Lately, there is not much on the evening news that puts me in a good mood. This brief mention of tourism in Bath County, however, made our entire team happy. This is what we work for.

Bath County video from WDBJ7

This segment on WDBJ in Roanoke is just a brief update, but if it were a more in-depth examination of the post-pandemic tourism recovery in Bath County, what else might be included in the report?

It’s true there is pent up demand for travel and a lot of destinations are seeing visitors return. It’s also true that Bath County has amazing lodging properties that all have loyal repeat visitors who are likely itching to return to what they have missed for more than a year. If it seems like Bath County is slightly ahead of some (but not all) destinations, I for one will not be surprised. I don’t believe in coincidences.

  • During the pandemic when some destinations paused marketing, the county Office of Tourism proceeded with most of its planned advertising. The message was carefully crafted, but the objective was to remain top-of-mind when travel resumed.
  • The targeted advertising included 1.8 million impressions in print outlets; 3.1 million impressions on online outlets including websites and e-newsletters; 404,000 video impressions, including online pre-roll and streaming TV services.
  • Over the past 12 months, traffic to DiscoverBath.com was up 50% over the same period a year earlier. That followed a 57% between last year and the year before. Page views have more than doubled within two years.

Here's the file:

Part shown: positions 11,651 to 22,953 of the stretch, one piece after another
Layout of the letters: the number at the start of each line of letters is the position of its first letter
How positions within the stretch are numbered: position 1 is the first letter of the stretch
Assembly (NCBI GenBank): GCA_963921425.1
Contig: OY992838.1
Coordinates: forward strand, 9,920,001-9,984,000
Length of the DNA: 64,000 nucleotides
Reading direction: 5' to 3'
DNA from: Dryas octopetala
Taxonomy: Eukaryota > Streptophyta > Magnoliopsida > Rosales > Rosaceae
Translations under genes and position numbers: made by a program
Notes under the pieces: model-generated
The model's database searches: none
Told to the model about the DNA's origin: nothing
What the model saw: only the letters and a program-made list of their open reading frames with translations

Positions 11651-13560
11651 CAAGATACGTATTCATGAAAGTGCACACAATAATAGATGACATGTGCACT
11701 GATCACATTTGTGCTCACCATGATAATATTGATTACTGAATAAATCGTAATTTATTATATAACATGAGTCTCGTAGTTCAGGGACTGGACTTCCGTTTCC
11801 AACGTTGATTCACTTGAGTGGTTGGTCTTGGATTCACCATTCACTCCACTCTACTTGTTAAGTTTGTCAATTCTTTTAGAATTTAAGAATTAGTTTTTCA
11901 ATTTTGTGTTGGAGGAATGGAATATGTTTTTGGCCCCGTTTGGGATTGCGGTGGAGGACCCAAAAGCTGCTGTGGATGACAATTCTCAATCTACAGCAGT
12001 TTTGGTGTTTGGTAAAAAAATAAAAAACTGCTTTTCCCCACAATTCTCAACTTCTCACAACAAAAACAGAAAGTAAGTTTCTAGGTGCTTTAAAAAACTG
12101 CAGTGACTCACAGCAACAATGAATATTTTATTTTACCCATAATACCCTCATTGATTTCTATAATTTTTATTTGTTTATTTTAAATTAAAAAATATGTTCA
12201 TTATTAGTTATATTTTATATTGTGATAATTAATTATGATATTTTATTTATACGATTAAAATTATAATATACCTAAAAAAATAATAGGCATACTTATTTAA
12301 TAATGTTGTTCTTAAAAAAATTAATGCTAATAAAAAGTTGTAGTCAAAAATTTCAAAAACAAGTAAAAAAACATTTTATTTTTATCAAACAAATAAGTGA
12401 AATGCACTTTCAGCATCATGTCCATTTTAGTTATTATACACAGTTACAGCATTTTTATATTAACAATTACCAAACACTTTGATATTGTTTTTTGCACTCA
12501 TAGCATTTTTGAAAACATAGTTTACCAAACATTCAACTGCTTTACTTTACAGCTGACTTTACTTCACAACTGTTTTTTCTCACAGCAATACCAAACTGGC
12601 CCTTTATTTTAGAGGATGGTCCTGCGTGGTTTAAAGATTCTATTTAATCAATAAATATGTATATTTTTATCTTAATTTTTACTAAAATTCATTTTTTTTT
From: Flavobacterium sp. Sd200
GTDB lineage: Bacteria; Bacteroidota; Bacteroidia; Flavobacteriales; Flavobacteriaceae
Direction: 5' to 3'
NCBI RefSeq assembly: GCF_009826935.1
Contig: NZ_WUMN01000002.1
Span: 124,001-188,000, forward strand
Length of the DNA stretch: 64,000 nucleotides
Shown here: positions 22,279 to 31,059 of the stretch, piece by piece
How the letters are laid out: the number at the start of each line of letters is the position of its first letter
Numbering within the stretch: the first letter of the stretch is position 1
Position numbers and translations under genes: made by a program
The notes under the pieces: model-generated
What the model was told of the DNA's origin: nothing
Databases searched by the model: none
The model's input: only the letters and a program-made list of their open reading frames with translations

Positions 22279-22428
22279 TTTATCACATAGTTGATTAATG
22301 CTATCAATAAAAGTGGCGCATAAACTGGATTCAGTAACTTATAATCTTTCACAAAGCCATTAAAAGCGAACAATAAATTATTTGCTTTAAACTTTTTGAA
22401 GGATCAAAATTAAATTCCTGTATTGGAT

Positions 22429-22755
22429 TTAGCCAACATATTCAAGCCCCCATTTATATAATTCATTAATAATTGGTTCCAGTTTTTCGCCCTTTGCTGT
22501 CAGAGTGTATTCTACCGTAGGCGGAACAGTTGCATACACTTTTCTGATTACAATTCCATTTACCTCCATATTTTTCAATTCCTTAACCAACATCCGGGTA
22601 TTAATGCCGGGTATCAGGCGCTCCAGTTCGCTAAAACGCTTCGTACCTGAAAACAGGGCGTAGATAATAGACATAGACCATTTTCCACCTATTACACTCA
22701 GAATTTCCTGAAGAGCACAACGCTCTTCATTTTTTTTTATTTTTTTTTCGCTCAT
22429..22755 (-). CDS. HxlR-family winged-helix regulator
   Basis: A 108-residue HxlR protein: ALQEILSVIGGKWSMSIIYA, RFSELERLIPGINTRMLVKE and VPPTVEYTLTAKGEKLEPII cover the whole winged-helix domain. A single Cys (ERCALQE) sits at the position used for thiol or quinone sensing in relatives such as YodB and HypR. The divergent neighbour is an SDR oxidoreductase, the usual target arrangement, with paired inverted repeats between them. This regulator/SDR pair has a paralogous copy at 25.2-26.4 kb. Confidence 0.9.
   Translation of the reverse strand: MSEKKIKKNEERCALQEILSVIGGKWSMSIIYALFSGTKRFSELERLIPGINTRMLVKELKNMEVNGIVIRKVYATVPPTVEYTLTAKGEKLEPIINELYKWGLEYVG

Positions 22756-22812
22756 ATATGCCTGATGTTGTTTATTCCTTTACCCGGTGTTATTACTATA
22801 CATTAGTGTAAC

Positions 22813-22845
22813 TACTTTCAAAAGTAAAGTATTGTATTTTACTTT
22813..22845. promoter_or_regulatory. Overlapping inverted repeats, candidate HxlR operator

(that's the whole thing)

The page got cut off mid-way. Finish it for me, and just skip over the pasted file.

Bath County tourism marketing was on the rise before the pandemic struck and brought travel to a complete stand still. We were confident at the time that the solid metrics of website traffic, visitor guide requests, newsletter opt-ins and social media followers combined with the decision to continue marketing through the downturn would all lead to a swift and robust recovery. We will not know economic impact numbers for quite a while, but early indicators suggest that we were correct.

The Mikula-Harris team is just getting started on a branding project for the Town of Appomattox, VA. It’s a cool small town located east of Lynchburg. The drive between our office in Vinton and Appomattox is especially wonderful because most of the miles are in Bedford County. Returning from a meeting recently, I was driving west on Route 460. Once past the congestion of Lynchburg, you begin to see the beautiful Blue Ridge Mountains. As the sun slowly sank on the horizon, I was reminded where the inspiration for the ad campaign “Where Ordinary Ends, Bedford Begins” came from as well as the line of ad copy “To the east and west are bustling cities, but in between is pure bliss.”